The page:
British Politics’s Blog

The ravings of an individual, UK voter frustrated with our politicians

Posts Tagged ‘alistair darling

New Labour lies and contempt for the public

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No matter which way you try and paint it, New Labour have lied to the public. This, by virtue of the fact that they gave a commitment in their Manifesto not to raise income tax and then reneged on that promise, without a hint of embarrassment or self-doubt. So, if there was anyone out there that still believed New Labour was a party of honesty and integrity, then they only need to look at the fact that they have deliberately broken a contractual commitment with the public. A business would pay the price in the courts, this discredited government must pay the price at the ballot box, because we can never believe them again.

Alistair Darling is reported to have said, “I want to ensure that people inside this country can aspire to do as well as they can for themselves and their families – people want to ensure that if they do a hard day’s work, they get a reward for it.” Surely the irony of this statement is not lost on Mr Darling, given it was he that introduced a penal rate of tax for those that strive to do better for themselves and succeed. This is a tax on hard work, achievement, success, enterprise and entrepreneurship.

Darling went on to say that those with the “broadest shoulders” should pay more. By this he means anyone earning over £100k who will have been told they will lose their personal allowance incrementally to the point where it was vanish by the time they have earned £113,000 and, those earning over £150k, who will be charged 50% tax on all earnings over that threshold. But, as one commentator has already pointed out and, as Chancellor Mr Darling should know, these people already pay nearly 7 times more tax  (in cash terms) than the average British worker. Surely that means they are already shouldering a larger, if not disproportionate, slice of the £150bn income tax take? If our Chancellor cannot even count, then why on earth is he in such an important position?

No further evidence in need, New Labour now stands for broken promises and it is clear that the party no longer values effort, success or enterprise, instead New Labour see these aspects of human endeavour as something to be punished. New Labour don’t deserve to even be on the ballot box, much less governing this country. If they had any self-respect left, they would call an election now!

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Voters must boot out self-serving MP’s

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Based on recent press reports, it is quite clear that many of the ‘honourable members’ are not as honourable as we every right to expect. When it comes to expenses, it seems that many MP’s see this as a right (as opposed to out of pocket expenses), something they are entitled to claim and money that they must and will use to supplement their income. Of course, when you have a system that has been designed by MP’s and is subsequently sanctioned and voted on by the same people, it is not too difficult to have an expense allowance programme that can be easily milked.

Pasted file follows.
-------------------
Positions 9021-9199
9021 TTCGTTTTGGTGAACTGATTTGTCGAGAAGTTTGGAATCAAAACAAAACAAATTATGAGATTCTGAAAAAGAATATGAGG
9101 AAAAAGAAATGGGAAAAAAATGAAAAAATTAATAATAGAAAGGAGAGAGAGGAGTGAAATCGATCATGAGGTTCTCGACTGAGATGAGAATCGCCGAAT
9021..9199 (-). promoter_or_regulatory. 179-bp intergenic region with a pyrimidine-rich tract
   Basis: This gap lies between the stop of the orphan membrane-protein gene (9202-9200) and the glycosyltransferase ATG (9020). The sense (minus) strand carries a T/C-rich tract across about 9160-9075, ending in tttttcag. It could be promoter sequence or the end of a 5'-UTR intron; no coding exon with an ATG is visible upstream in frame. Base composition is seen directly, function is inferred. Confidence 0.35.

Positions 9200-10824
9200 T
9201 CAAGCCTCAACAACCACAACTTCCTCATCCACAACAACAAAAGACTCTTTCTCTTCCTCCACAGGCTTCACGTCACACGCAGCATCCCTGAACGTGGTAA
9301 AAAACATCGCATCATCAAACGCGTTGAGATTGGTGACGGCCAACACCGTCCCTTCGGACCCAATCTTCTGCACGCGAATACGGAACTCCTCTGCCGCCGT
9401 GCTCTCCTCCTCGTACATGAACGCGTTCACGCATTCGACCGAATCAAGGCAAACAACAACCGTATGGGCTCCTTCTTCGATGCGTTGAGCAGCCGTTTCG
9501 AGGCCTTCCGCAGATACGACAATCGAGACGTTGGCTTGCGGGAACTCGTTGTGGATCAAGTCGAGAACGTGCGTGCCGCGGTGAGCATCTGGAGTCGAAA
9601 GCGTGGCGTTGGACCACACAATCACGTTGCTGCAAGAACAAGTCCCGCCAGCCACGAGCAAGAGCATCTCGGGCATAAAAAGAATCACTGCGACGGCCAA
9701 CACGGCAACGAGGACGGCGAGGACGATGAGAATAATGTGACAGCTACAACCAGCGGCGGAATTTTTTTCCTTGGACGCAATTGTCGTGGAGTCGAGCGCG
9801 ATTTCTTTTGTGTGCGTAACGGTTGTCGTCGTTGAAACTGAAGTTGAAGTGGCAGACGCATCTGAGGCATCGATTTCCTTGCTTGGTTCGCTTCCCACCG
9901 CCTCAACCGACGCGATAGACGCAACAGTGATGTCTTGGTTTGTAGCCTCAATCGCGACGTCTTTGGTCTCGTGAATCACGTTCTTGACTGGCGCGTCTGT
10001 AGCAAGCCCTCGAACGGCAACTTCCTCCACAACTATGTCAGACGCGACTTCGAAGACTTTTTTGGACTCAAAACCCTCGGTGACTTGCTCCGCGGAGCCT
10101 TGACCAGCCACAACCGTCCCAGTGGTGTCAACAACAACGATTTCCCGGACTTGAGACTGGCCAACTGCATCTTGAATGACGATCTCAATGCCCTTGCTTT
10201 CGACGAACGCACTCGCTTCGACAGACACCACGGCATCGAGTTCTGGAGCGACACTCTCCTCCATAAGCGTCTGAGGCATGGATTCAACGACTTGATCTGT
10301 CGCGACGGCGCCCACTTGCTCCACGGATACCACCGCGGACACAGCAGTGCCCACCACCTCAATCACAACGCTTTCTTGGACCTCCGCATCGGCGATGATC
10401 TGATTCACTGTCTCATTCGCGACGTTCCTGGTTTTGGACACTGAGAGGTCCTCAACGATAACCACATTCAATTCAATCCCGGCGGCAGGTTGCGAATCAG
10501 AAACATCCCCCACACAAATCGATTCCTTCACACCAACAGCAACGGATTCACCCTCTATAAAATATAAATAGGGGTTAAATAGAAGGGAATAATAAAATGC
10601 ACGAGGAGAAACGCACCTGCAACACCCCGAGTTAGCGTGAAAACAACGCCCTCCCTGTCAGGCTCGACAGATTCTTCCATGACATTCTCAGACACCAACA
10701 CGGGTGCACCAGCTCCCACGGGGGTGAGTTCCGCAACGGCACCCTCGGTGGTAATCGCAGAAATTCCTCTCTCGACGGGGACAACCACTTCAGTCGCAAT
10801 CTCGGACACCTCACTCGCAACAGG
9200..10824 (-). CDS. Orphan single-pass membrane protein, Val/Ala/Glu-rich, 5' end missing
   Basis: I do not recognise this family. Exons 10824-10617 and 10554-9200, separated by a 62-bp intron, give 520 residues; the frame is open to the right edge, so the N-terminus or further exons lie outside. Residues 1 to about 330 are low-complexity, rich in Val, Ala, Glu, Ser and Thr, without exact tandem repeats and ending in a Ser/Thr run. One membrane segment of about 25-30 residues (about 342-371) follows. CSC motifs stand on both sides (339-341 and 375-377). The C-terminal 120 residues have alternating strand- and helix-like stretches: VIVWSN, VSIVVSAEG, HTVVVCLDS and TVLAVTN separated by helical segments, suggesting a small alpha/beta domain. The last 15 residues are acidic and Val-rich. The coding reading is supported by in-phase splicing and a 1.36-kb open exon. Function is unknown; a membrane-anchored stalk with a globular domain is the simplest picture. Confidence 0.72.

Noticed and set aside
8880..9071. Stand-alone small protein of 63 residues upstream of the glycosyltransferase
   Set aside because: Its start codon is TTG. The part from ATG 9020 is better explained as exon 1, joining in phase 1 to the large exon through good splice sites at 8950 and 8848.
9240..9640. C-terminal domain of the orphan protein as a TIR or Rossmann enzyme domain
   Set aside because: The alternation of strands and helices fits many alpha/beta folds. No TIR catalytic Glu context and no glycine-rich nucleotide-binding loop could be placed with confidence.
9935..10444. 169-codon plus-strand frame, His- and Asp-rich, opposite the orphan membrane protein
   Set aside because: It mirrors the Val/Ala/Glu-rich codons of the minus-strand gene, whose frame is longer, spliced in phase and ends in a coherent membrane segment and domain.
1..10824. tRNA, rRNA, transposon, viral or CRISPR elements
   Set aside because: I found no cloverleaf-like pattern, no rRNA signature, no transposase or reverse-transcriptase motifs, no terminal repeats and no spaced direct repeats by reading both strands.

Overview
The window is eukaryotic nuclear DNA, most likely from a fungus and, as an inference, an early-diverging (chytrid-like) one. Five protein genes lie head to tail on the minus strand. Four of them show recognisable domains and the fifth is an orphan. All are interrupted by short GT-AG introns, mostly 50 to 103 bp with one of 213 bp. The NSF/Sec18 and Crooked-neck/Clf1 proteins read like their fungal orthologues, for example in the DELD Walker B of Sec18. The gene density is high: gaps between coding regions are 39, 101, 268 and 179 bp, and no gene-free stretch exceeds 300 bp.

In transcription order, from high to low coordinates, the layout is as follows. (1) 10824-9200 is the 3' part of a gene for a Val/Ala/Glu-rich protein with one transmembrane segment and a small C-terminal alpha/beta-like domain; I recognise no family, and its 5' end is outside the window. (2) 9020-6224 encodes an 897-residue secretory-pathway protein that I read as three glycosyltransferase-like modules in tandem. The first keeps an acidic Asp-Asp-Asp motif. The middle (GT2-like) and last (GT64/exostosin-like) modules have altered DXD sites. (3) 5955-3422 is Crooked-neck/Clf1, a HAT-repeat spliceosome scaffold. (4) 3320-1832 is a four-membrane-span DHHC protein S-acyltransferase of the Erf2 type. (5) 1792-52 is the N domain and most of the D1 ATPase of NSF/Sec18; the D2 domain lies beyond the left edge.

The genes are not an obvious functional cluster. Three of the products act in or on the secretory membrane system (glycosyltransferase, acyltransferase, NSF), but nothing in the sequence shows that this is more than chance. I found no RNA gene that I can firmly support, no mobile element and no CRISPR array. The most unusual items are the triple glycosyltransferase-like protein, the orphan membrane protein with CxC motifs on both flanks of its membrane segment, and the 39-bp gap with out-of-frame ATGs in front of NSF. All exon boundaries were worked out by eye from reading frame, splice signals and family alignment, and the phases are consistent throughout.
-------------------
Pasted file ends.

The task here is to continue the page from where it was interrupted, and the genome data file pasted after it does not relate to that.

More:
Now, far be it for me to suggest that any of the MP’s that are claiming a second home allowance are corrupt, clearly they are not that stupid, but I can say with virtual certainty, that in the court of public opinion, dipping into public funds in this way is insulting to the taxpayer and far from honourable. As a fellow blogger stated in a recent post, it is not the MP’s that are corrupt, but the system that they introduced and then vote in. Some would argue that there is little or no difference of course. However, those in power seem to be in no particular hurry to do anything about this gravy train. Why would they I hear you cry? Instead, it is proposed that another committee be convened, which will take too long, will doubtless have a limited remit and will almost certainly not judge, but instead, suggest higher salaries in place of the discredited allowance programme.

There are a few and I mean a few, members of parliament that have not been tempted to milk the system, but by and large, it would appear that the majority do. Senior members of the political elite appear to be the worst offenders. As voters, we must not forget that we are being fleeced at a time when we are having to tighten our belts, little wonder that the public finances are in such a state.

I believe every voter has an obligation to establish what their sitting MP has been doing. If they have been milking the system, then we must vote them out, regardless of the party they represent. There can be no place in politics for people that treat the public with such utter and complete contempt. If 61m are to permit just 648 people to represent our interests and create new laws, then trust must be 100%. Anything less is unacceptable. If MP’s cannot be trusted with public money, how on earth can we trust them with our security, well-being, economy, laws, liberty and general well-being.

The people of this country must not limit their sights to a reform of the corrupt series of allowances available to MP’s. We must go much further. What we need is a wholesale reform of the political system that will allow the constituents to boot out MP’s if they fail to deliver, not just the party hierarchy. The people of this country must, once again, take charge.  I am not suggesting anarchy, just that we must make a stand, ensure that our voices are heard loud and clear.  Because, above all, we need a system that allows ‘real’ people to stand for office, not simply those that are selected based on their race, their gender, who they know, who they are related to, which union they worked for, who they went to school with or their public profile.

The public are getting angry…it is time for a change to our political system and politicians of all parties would be well advised to remember that they rule by consent, not as a right. The trust and confidence in politicians is an an all time low, instead of being shame-faced when they are caught out or fail to deliver, politicians are brazen, almost arrogant. Jacqui Smith’s 10,000 Tasers will not have much affect if 61m people start to get restless. This Government and most of our MP’s shepherded us into an economic mess, they were paid to PROTECT our interests and they failed (yes, I know we must also shoulder some of the responsibility), they now risk making another mistake, that is to ignore the will of the people. It will not be so easy to shrug off the effects of a disaffected and angry majority.